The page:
It is clear, also, that the city's health plan booklet, a copy of which the plaintiff possessed well in advance of his operation, did not expressly include a vasectomy reversal operation as a covered procedure or expressly exclude such a procedure from coverage. The booklet merely stated that expenses incurred as the result of "injury" and "illness" were covered, but those terms were not defined in the booklet. However, another publication known as the city's plan document, which was available in the city's personnel department for perusal by the city's employees, defined "injury" as "accidental bodily injury" and described "sickness" as "disease, mental, emotional, or nervous disorders, and Covered Pregnancy." According to the plaintiff, he did not receive a copy of the city's plan document until after the surgery in question and his attempt to get the city to pay for the vasectomy reversal. Also, the plaintiff admitted that he did not contact HCA prior to his operation to ascertain whether the city's health insurance policy would cover the surgical procedure, and there is no evidence in the record that Mr. Carey made such an inquiry to the city before submitting to surgery.
• 2 The gravamen of the plaintiff's assertion of the doctrine of equitable estoppel in the present case is the fact that the city paid for Michaelson's 1980 operation and that the plaintiff relied upon this fact in deciding to undergo his own vasectomy reversal surgery in January 1983. It is manifest, however, that equitable estoppel will not arise where the representation or conduct of the party sought to be estopped is due to ignorance founded upon an innocent mistake. (First Regular Baptist Church v. Insurance Co. of North America (6th Cir. 1971), 444 F.2d 279, 282, cert. denied (1971), 404 U.S. 992, 30 L.Ed.2d 543, 92 S.Ct. 537.) This single act of the city is insufficient to enlarge the scope of the city's health insurance policy to include the plaintiff's vasectomy reversal operation. (Cf. Jennings v. Bituminous Casualty Corp. (1964), 47 Ill. App.2d 243, 250-51.) Furthermore, there is no indication in the record that either the city of HCA misrepresented a material fact to the plaintiff or concealed such a fact from him. The only representation that was made to the plaintiff in the case at bar was by Larry Michaelson, a fellow employee who was not acting in behalf of the city or HCA. In addition, the plaintiff's reliance on Larry Michaelson's representation and the city's single instance of paying for a vasectomy reversal was not reasonable, because the plaintiff had a convenient means of ascertaining the true facts which would have prompted him to act otherwise (Ladd Construction Co. v. Insurance Co. of North America (1979), 73 Ill. App.3d 43, 49; DeGraw v. State Security Insurance Co. (1976), 40 Ill. App.3d 26, 34). Accordingly, we conclude that the plaintiff has failed to establish by clear and unequivocal evidence the applicability of the doctrine of equitable estoppel under the instant circumstances. See, e.g., Haeflinger v. City of Wood Dale (1984), 129 Ill. App.3d 674, 677-78; In re Application of Rosewell (1984), 126 Ill. App.3d 30, 34-35.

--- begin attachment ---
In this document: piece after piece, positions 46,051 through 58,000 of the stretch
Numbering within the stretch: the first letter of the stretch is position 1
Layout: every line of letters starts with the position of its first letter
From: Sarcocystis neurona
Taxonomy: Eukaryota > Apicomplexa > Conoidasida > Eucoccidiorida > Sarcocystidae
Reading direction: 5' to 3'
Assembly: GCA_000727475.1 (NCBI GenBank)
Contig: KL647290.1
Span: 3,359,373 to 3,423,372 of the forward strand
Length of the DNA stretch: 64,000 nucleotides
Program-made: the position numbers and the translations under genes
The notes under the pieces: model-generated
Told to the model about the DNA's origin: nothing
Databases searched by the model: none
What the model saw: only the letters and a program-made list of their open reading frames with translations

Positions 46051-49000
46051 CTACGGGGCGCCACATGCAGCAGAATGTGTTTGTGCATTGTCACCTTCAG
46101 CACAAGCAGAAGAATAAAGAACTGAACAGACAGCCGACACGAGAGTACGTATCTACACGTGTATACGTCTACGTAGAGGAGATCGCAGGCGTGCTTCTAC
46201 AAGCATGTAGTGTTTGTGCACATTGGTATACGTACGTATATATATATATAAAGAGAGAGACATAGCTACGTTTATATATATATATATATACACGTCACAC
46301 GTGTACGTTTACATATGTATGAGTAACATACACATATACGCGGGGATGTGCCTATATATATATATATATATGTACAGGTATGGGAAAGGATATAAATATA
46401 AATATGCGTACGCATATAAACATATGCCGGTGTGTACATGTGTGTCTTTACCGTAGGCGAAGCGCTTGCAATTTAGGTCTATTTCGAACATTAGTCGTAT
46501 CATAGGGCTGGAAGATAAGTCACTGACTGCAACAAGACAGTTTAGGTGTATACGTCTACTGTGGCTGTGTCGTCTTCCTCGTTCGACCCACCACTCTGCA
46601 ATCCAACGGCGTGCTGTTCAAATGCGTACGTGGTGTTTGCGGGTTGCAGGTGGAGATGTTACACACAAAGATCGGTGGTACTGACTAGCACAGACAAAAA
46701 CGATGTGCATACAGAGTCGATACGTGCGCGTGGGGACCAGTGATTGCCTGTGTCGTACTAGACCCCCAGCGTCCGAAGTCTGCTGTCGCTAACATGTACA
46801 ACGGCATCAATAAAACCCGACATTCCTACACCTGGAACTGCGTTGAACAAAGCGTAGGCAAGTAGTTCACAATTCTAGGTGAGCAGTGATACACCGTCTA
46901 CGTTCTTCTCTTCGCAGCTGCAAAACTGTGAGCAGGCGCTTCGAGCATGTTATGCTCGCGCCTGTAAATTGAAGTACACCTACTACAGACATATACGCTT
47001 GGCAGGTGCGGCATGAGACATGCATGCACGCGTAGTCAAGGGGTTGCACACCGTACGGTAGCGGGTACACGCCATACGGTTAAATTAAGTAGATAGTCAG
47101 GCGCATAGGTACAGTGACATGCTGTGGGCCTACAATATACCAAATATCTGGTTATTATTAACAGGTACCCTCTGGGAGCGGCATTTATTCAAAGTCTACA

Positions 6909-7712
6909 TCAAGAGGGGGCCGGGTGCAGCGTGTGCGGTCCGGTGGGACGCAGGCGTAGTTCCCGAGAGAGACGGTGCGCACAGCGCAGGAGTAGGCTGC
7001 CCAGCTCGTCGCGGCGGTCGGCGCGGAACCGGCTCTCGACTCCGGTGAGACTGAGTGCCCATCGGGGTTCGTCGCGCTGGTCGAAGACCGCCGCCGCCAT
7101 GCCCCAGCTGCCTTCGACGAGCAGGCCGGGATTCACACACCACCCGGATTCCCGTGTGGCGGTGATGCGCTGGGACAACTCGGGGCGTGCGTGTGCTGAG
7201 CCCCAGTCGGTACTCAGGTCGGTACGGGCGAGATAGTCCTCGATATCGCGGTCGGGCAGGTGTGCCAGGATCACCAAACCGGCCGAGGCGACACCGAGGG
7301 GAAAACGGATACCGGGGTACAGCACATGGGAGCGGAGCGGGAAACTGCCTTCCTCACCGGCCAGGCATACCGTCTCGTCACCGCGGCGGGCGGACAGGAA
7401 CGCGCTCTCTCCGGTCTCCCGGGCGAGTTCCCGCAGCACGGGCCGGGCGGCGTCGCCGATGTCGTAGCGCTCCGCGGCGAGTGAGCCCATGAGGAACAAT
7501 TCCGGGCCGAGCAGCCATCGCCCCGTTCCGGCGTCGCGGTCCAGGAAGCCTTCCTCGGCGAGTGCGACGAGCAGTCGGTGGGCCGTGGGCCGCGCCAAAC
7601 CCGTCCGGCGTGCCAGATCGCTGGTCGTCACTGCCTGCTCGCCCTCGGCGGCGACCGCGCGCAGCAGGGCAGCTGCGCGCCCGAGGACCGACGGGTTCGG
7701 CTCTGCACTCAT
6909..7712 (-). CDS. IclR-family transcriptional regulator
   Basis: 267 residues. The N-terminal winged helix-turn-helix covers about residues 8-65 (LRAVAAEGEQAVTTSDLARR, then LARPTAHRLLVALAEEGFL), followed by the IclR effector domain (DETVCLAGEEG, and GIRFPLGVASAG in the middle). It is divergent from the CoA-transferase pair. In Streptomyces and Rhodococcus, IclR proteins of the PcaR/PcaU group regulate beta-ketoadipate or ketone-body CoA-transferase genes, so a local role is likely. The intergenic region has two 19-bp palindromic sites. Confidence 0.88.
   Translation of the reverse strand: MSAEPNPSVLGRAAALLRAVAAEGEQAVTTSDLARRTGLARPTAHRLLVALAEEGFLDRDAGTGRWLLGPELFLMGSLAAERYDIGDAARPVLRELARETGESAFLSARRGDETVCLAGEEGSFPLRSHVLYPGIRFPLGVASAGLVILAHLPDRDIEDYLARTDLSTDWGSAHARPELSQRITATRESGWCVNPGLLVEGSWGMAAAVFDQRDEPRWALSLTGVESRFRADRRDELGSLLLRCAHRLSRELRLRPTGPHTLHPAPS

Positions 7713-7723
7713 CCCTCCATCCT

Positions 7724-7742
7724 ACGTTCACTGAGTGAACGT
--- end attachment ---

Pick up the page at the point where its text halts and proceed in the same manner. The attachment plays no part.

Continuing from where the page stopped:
In passing, we point out that, in reaching its decision in favor of the plaintiff and against the city, the trial court relied upon Gibraltar Insurance Co. v. Varkalis (1970), 46 Ill.2d 481, and DeGraw v. State Security Insurance Co. (1976), 40 Ill. App.3d 26. In our view, these cases, as well as the case law the plaintiff cites in his brief, are distinguishable factually from the present case and are not persuasive.
• 3 As we stated earlier, the plaintiff filed a cross-appeal from that portion of the trial court's order denying his claim for attorney fees. The plaintiff did not cross-appeal, however, from that part of the trial court's order dismissing his complaint against the other defendant, the Rockford Policeman's Relief Association. We note that the plaintiff has not addressed in his brief the question of the propriety of the trial court's denial of an award of attorney fees. The brief he has filed in this court responds solely to the issue the city raises on review. Therefore, the plaintiff has failed to perfect his cross-appeal. Zydzik v. Schiff (1969), 116 Ill. App.2d 163, 167-68.
In accordance with the views expressed above, we reverse the judgment of the trial court and dismiss the plaintiff's cross-appeal.
Judgment reversed; cross-appeal dismissed.
NASH, P.J., and STROUSE, J., concur.